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The ETM API: Our engine in your model

Building your own energy-related model and interested to see how it affects the energy system in a particular market? By using the ETM API you can basically put our engine in your model. Our API is JSON-based and doesn't require any authentication. Simply send an appropriately formatted HTTP request to https://engine.energytransitionmodel.com/api/v3/ and process the response message within your own model.

Below you find information on the requests available, their format and options as well as the structure of the response message you will receive. In case of further questions regarding our API, please contact us via info@quintel.com and make sure you put 'ETM API' in your mail's subject.

Area data

The ETM currently covers three European national markets - The Netherlands, Germany and the United Kingdom (test). Two API calls are available to obtain any market-specific parameters, as used by the ETM.

GET /areas/

This call provides you with all the market-specific parameters for each of the markets defined in the ETM. Apart from the three national markets currently active, this also includes all Dutch provinces.

$ curl -i https://engine.energytransitionmodel.com/api/v3/areas/

The response will be an JSON object with the following structure:

[
  {
    "co2_price":0.00497,
    "man_hours_per_man_year":1800.0,
    "man_year_per_mj_insulation_per_year":3.28e-08,
    "useable":false,
    "areable_land":20.1,
    "available_land":53.0,
    "co2_emission_1990":0.0537,
    "co2_emission_2009":0.0544,
    "co2_emission_electricity_1990":0.01,
    "co2_percentage_free":0.85,
    "coast_line":57.0,
    "country":"ame",
    "created_at":"2010-10-12T13:40:30Z",
    "current_electricity_demand_in_mj":86099978,
    "el_export_capacity":0.0,
    "el_import_capacity":0.0,
    "entity":"",
    "export_electricity_primary_demand_factor":1.0,
    "has_agriculture":true,
    ...
  },{
    ...
  }
]

GET /areas/:country_code

To obtain these parameters for a specific national (or local) market, add the country code to the url:

$ curl -i https://engine.energytransitionmodel.com/api/v3/areas/nl

The response will be an JSON object with the following structure:

{
  "co2_price":0.00497,
  "man_hours_per_man_year":1800.0,
  "man_year_per_mj_insulation_per_year":3.28e-08,
  "useable":true,
  "annual_infrastructure_cost_electricity":1810.0,
  "annual_infrastructure_cost_gas":1452.0,
  "areable_land":19175.4889,
  "available_land":19175.4889,
  "capacity_buffer_decentral_in_mj_s":20000.0,
  "capacity_buffer_in_mj_s":1600.0,
  "co2_emission_1990":151.2,
  "co2_emission_2009":165.1,
  "co2_emission_electricity_1990":39.92,
  "co2_percentage_free":0.85,
  "coast_line":451.0,
  "country":"nl",
  "created_at":"2010-05-18T14:09:51Z",
  "current_electricity_demand_in_mj":403061950508,
  "economic_multiplier":1.0,
  "el_export_capacity":16200000.0,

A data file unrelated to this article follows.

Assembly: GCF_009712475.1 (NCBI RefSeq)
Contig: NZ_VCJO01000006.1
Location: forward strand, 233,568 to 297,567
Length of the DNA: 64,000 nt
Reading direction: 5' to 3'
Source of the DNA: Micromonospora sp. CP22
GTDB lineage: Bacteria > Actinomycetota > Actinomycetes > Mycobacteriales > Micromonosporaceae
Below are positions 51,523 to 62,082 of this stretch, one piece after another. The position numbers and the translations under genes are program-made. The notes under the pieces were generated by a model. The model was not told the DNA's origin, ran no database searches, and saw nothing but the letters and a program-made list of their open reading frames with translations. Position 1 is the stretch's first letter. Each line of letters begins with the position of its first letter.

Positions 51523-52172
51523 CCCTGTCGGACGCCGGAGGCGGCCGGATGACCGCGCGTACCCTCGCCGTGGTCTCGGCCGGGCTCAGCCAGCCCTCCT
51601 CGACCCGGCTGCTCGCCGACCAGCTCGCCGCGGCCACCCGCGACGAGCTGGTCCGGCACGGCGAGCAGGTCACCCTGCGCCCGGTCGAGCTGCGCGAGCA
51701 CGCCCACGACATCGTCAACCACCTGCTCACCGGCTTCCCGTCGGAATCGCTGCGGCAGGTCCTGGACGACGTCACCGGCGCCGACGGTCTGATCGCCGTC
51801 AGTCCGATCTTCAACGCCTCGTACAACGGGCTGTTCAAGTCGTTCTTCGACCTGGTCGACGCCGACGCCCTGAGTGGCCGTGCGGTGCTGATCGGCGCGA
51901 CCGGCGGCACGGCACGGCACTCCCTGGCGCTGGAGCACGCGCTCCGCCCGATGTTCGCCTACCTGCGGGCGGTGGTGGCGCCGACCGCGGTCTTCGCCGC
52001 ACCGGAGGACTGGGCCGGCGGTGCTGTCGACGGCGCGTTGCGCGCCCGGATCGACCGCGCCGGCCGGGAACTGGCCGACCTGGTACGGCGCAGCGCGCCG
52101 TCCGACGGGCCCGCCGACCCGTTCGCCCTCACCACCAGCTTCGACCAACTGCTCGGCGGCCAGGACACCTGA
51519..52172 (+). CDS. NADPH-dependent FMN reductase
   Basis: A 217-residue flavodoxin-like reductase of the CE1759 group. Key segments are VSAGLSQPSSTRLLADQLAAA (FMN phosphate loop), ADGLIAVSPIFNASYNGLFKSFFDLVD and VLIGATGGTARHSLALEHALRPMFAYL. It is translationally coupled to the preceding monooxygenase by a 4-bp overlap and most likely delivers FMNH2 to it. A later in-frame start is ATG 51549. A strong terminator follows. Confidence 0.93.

"employment_fraction_production":0.5,
  "employment_local_fraction":0.2,
  "entity":"",
  "export_electricity_primary_demand_factor":1.0,
  "has_agriculture":true
  ...
}

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Scenarios

Using the API, one can inspect, create and change scenarios. These scenarios can be built from scratch or based on an existing scenario or template.

GET /scenarios/:id

Provided the :id of the scenario is known, a basic description of the scenario can be obtained.

$ curl -i https://engine.energytransitionmodel.com/api/v3/scenarios/123456

The response will be an JSON object with the following structure:

HTTP/1.1 200 OK

{
  "id":123456,
  "title":"ETM API demo",
  "area_code":"nl",
  "end_year":2050,
  "url":"https://engine.energytransitionmodel.com/api/v3/scenarios/123456",
  "ordering":null,
  "display_group":null,
  "source":"ETM",
  "template":123000,
  "created_at":"2013-05-31T15:07:26+02:00"
}

Using the detailed=true option, a more elaborate description is obtained, as well as an overview of all the modified inputs.

$ curl -i https://engine.energytransitionmodel.com/api/v3/scenarios/123456?detailed=true

The response will be an JSON object with the following structure:

HTTP/1.1 200 OK

{
  "id":123456,
  "title":"ETM API demo",
  "area_code":"nl",
  "end_year":2050,
  "url":"https://engine.energytransitionmodel.com/api/v3/scenarios/123456",
  "ordering":null,
  "display_group":null,
  "source":"ETM",
  "template":123000,
  "created_at":"2013-05-31T15:07:26+02:00",
  "use_fce":false,
  "user_values":{
    "policy_sustainability_co2_emissions":-79.2,
    "policy_sustainability_renewable_percentage":79.6,
    "policy_dependence_max_dependence":24.1,
    ...
  }
}

GET /scenarios/templates

The ETM offers a set of scenarios, so-called 'templates', which can be used to base one's scenario on. In order to get a list of these templates, including an extensive HTML description in both Dutch and English, one can use this API call:

$ curl -i https://engine.energytransitionmodel.com/api/v3/scenarios/templates

The response will be an JSON object with the following structure:

HTTP/1.1 200 OK

[
  {
    ...
  },{
    "id":149765,
    "title":"Anton Broenink - GasTerra",
    "area_code":"nl",
    "end_year":2030,
    "description":"<span class='nl'>...</span><span class='en'>...</span>",
    "url":"https://engine.energytransitionmodel.com/api/v3/scenarios/149765",
    "ordering":null,
    "display_group":"Watt Nu?! 2013"
  },{
    "id":155680,
    "title":"Het kan als je het wilt! 98% Duurzame Energie",
    "area_code":"nl",
    "end_year":2030,
    "description":"<span class='nl'>...</span><span class='en'>...</span>",
    "url":"https://engine.energytransitionmodel.com/api/v3/scenarios/155680",
    "ordering":null,
    "display_group":"Overig"
  }
]

POST /scenarios

A new scenario is created by sending a POST request, along with some optional data in the message body. The options are as follows:

  • area_code: optional string, default: nl
  • title: optional string, default: API
  • end_year: optional integer, default: 2040
  • source: optional (but highly recommended) string, identifying the application that makes the request
  • scenario_id: optional id of the scenario used as template
$ curl -i -X POST -H "Content-Type: application/json" -d '{"scenario": {"title": "My scenario", "end_year": "2030"}}' https://engine.energytransitionmodel.com/api/v3/scenarios

The response will be an JSON object with the following structure:

HTTP/1.1 200 OK

{
  "id":123456,
  "title":"My scenario",